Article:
I have recently been helping my friend Judy organize and get her Electronics Parts store back on it's feet. This has meant I get to dig through the old stock and reorganize to my heart's content. As I was sorting packages of capacitors yesterday I came across some with and unexplained coil of what looked like solder. The coil was very tightly wound so that it had the appearance of a small spring 1 cm in length. They looked like this:
At first I thought this was a waste as no one would be able to use such short pieces of solder without burning fingers. It didn't make sense to me until I let my mind wander back to the era before there were circuit boards.
Electronic design and assembly have gone through many phases over the years. Right now we seem to be leaving the through the hole era and entering the surface mount era. There have been various schemes for putting electronic components into proper position relative to one another over the years.
To understand these little springs of solder we have to step back all the way to what I call point to point assembly. In this scheme the tube (Valve) sockets were mounted on the chassis of the device and the capacitors and resistors were strung point to point through the air between pins. For nodes where there wasn't a convenient pin terminal strips were mounted to the chassis and served as common connection points. All the valve (tube) sockets, potentiometers, chassis mounted electrolytics and terminal strips were conveniently supplied with large terminals that usually had a hole through which the wire of the component could pass. The recommendation was to make a good mechanical connection before soldering the connection. As I recall from building kits in the 1950s this was a standard admonishment in all the soldering instructions that accompanied the Heath and Knight kits. Making a good mechanical connection meant that the lead would go through the terminal, wind around one time and be pinched tight with a needle nose pliers before solder was applied. This made a very good connection that was made to last hopefully forever.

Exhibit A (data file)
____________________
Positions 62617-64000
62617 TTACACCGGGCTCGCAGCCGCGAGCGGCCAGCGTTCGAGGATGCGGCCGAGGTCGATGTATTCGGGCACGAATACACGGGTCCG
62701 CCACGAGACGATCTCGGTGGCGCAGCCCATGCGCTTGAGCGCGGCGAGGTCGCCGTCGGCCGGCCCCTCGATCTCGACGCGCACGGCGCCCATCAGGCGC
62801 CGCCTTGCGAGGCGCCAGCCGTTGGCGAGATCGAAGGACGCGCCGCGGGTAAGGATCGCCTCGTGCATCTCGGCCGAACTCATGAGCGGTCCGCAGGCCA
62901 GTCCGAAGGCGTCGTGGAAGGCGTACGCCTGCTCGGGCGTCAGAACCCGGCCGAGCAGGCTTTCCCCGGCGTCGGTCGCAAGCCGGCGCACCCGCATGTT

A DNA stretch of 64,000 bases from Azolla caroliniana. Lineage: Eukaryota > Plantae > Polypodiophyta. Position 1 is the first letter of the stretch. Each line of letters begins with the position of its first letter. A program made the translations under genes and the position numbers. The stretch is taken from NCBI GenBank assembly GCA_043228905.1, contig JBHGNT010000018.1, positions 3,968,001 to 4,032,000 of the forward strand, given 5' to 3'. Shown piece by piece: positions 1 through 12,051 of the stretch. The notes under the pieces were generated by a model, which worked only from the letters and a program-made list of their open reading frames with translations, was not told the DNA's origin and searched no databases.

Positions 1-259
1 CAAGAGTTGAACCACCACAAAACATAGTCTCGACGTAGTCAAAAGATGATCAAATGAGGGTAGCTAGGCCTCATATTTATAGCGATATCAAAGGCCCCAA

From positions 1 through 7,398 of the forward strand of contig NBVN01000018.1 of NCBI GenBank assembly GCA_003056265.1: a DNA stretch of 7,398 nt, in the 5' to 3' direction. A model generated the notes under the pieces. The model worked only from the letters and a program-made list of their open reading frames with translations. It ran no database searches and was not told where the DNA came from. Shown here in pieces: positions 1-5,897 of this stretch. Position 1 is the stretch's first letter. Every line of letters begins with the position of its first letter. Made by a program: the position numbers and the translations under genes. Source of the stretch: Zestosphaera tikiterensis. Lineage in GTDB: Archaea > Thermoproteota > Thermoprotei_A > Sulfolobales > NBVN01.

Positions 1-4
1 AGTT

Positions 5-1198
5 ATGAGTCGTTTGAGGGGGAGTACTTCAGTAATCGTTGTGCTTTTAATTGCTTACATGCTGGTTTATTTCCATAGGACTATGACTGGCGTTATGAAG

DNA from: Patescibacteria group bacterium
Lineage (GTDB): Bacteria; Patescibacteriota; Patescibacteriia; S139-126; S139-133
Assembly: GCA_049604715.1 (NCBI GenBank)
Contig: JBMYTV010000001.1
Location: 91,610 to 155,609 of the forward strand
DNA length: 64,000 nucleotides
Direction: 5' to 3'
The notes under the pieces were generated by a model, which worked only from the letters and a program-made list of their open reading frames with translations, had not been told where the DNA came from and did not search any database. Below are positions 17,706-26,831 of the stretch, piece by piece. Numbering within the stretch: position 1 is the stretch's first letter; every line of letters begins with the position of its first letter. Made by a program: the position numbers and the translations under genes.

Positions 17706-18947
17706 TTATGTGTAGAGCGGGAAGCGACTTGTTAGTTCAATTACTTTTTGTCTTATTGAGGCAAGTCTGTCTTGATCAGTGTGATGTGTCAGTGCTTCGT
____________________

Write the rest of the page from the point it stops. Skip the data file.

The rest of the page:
To illustrate this I have found an old terminal strip and demonstrated the mounting and soldering of a capacitor.
Notice the leads are wound around the terminals.
And finally soldered down. In a real assemble there may be two to many wires on each terminal but for our purposes there will be only one.
The electronic piece of equipment assembled this way would go into service and function very well. Unfortunately nothing lasts forever and eventually something goes wrong and the equipment ends up in the repair shop. For the purpose of our demonstration the capacitor above has failed and needs to be replaced. The repair technician is now faced with the problem of removing the existing capacitor from the terminal strip and installing a new one. The good mechanical connection suddenly is a real problem as the solder must be removed or melted and the wire unwound and removed. This gets very difficult particularly if there are multiple wires in the terminal.
Here is where our little springs of solder come in. They are in fact not just solder but rather a copper core wire surrounded by solder and flux and shaped into a helical coil. I am going to replaced the old bad capacitor with a new one that came in the package with the coils of solder. The first step is to cut the leads of the bad component leaving a half centimeter of lead.
There is no need to try to desolder the original connections.
The coils of solder and wire are in place and the new capacitor is now inserted into the other sides of the coils.
Finally heat from the solder iron tip is applied to the coils until the solder melts and bonds with the wires.
The connection was easy to make and there is minimal disturbance to the rest of the connections in the terminal. Further the coil of internal wire satisfies the perceived need to have a very good mechanical connection. The added bonus for me was that for some reason the solder from 50 years ago smelled better than the current formulation so I was able to enjoy a whiff from the past.